With eggs, there’s only one cell. Anything that stabs through the membrane kills it. It’s important to avoid ice crystals, which act basically like knives near the eggs.

With the older slow-freeze process for eggs, there’s usually only 30 percent retention.

Vitrifying has made cryopreserving eggs much more successful. Vitrifying eggs means doing a rapid freeze from room temperature to minus 196 Celsius.

With this method, at least 95 percent of donated eggs are preserved, expanding options for people who want to work with a donor.

However, the re-warming of vitrified eggs to create the embryo is the most difficult part of the process.

Burke says: “We take the cryo-protectant back out of the eggs and replace it with the ‘osmotic pressure’ of natural liquid that matches the chemical makeup of the egg fluid.” This balance stabilizes the integrity of the eggs.

If donor bank clients work with fertility clinics, some have the chosen donor sperm or eggs (or both) transferred to their clinics.

But because the warming of the eggs can be difficult, Cryos also offers to make the embryos and have them shipped to the clinic, improving the chances of a successful blastocyst transfer.

Donor Screening

Burke points out that one of the most valuable elements of working with a donor bank is the intensive screening of donors.

“We receive so many applications [particularly for sperm donations] but we only accept three to five percent of those that apply,” Burke says. Donors are screened for family history, health, genetics, and personal interests.

Questions to Ask When Choosing A Donor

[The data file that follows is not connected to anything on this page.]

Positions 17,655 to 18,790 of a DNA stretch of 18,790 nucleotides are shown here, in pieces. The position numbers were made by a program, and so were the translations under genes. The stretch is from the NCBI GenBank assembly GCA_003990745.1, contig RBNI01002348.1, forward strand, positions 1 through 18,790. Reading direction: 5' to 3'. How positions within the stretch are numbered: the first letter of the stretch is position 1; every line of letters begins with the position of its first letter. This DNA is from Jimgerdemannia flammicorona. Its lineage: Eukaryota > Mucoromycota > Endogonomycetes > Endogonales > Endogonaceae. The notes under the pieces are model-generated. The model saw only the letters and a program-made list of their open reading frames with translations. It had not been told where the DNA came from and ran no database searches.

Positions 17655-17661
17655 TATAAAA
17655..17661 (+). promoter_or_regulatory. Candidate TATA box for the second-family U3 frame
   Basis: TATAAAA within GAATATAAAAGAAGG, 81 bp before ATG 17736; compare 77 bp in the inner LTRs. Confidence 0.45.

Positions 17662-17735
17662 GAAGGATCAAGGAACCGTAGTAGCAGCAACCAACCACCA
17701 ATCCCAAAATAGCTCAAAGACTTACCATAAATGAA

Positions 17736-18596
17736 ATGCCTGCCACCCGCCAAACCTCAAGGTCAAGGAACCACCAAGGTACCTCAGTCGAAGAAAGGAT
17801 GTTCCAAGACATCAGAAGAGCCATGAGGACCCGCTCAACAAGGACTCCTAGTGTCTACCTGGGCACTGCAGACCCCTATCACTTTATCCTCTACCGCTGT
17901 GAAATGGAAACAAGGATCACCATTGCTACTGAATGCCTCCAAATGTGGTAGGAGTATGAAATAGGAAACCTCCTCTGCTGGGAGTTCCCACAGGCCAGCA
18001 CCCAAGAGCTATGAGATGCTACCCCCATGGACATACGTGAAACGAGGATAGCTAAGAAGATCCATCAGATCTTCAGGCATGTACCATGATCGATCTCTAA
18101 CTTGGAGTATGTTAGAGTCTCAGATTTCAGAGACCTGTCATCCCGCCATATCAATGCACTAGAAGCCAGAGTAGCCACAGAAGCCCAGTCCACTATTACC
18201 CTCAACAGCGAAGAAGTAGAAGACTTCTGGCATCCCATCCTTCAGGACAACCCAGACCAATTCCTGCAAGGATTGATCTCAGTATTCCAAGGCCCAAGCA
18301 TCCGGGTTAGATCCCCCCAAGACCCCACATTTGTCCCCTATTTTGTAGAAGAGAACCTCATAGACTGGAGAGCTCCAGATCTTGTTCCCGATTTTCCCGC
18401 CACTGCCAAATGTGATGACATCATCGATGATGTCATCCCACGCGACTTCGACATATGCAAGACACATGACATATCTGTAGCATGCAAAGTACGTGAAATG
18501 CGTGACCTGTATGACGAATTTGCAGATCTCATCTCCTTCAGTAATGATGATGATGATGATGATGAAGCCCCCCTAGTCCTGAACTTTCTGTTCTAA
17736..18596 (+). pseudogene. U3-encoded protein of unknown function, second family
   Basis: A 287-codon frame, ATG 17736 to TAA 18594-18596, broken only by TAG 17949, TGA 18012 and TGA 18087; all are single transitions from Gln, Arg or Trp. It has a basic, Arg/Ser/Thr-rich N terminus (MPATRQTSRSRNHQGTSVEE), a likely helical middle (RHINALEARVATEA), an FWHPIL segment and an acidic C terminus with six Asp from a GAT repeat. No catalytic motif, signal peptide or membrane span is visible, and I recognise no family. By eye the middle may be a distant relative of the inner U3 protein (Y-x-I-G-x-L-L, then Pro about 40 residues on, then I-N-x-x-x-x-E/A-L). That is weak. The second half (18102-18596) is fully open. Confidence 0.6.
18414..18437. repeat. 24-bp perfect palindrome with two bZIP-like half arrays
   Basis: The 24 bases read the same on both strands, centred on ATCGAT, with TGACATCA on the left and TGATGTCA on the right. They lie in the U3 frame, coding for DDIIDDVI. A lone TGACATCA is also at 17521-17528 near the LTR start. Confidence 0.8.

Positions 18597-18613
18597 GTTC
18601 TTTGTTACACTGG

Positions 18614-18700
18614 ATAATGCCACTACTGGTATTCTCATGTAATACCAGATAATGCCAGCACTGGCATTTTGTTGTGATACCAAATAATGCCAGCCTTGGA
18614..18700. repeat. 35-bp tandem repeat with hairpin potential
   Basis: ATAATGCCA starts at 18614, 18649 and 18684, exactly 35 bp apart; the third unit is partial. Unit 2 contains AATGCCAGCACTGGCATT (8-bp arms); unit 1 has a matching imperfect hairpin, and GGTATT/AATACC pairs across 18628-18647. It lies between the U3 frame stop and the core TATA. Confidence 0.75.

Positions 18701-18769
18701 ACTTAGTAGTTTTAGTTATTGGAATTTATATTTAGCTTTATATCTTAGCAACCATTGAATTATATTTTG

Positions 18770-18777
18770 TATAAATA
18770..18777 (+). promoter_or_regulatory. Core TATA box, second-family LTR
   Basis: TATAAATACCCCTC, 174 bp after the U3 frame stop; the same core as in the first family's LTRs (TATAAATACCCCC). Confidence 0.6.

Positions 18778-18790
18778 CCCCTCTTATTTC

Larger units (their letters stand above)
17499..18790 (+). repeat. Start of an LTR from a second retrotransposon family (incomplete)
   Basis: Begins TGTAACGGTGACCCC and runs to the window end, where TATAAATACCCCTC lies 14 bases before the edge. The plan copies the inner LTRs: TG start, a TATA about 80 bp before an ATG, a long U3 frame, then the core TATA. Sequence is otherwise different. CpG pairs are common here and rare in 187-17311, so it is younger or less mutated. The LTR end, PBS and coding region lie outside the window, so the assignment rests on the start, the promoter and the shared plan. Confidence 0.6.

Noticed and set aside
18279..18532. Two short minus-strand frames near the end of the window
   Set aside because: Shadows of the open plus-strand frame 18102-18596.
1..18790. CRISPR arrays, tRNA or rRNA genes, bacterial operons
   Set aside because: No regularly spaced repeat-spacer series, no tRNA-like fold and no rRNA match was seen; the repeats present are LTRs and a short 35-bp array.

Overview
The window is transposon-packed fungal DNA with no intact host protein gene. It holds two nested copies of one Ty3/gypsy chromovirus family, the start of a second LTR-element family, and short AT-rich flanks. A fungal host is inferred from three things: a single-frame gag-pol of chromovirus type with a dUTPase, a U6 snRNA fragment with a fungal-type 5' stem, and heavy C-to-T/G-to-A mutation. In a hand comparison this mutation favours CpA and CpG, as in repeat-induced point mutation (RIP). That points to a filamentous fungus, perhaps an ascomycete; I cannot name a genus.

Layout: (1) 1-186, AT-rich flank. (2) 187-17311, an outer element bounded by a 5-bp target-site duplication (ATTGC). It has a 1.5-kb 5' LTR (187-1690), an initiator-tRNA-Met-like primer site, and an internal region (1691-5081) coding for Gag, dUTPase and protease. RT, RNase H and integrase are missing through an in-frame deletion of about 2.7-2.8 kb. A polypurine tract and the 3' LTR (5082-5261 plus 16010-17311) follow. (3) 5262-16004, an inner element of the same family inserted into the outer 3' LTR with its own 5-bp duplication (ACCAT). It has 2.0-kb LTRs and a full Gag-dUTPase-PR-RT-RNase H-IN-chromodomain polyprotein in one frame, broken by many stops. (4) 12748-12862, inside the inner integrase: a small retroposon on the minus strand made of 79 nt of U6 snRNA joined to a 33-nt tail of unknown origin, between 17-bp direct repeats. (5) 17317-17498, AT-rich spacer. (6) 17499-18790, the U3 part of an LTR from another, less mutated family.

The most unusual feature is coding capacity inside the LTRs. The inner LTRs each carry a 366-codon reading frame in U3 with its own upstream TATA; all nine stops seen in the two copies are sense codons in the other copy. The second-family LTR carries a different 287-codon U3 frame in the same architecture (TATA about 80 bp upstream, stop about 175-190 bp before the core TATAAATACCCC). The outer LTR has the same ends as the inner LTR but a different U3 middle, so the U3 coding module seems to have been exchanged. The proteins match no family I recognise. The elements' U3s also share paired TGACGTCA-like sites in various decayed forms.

If all major donor banks have special protocols for the care of donor sperm and eggs and deep vetting of donors, what do you need to know to achieve your own happy outcome? 

Here are questions to ask:

Donor Bank Logistics

  • Does the bank offer donor sperm, egg or both? Does it also offer to create the embryo and send it to your clinic?
  • Is there a minimum or maximum requirement on the number of eggs or sperm amount bought?
  • What is the sperm or egg donor bank’s success rate?

It’s one thing to sell eggs and sperm, but success is important.

  • What can be shared about the quality of donations being collected and how they are handled? Do they freeze all eggs or only the good ones? 
  • What’s the bank’s process for selection? Does it have a system for selecting only good eggs? All eggs are not the same. Some morphologically look “good.” Does the bank have a system for removing the eggs that don’t look good?

Donor Selection

  • How much donor information is available—basic (health information) or extended (hobbies, skills, emotional intelligence)?
  • What are your donor attribute deal breakers? Look for a match or close fit with the donor’s physical characteristics, health history, family history, education.
  • Are there donors that fit your cultural background? 

Finding a fit for some ethnic and religious backgrounds is often difficult, but possible. In some communities, there’s a cultural block against donation, particularly for eggs, limiting choices.

  • Is there an option for ID-release and non-ID release donors? 
  • For ID-release donors, are there photos as adults or other material from the donor besides the profile information?
  • What is the age of the donor? 

Considerations will be different for egg and sperm donors.

A woman donating eggs shouldn’t be over 35 years old, because all women’s egg decline. (Though Cryos and other banks usually make 30 the upper age limit for egg donors).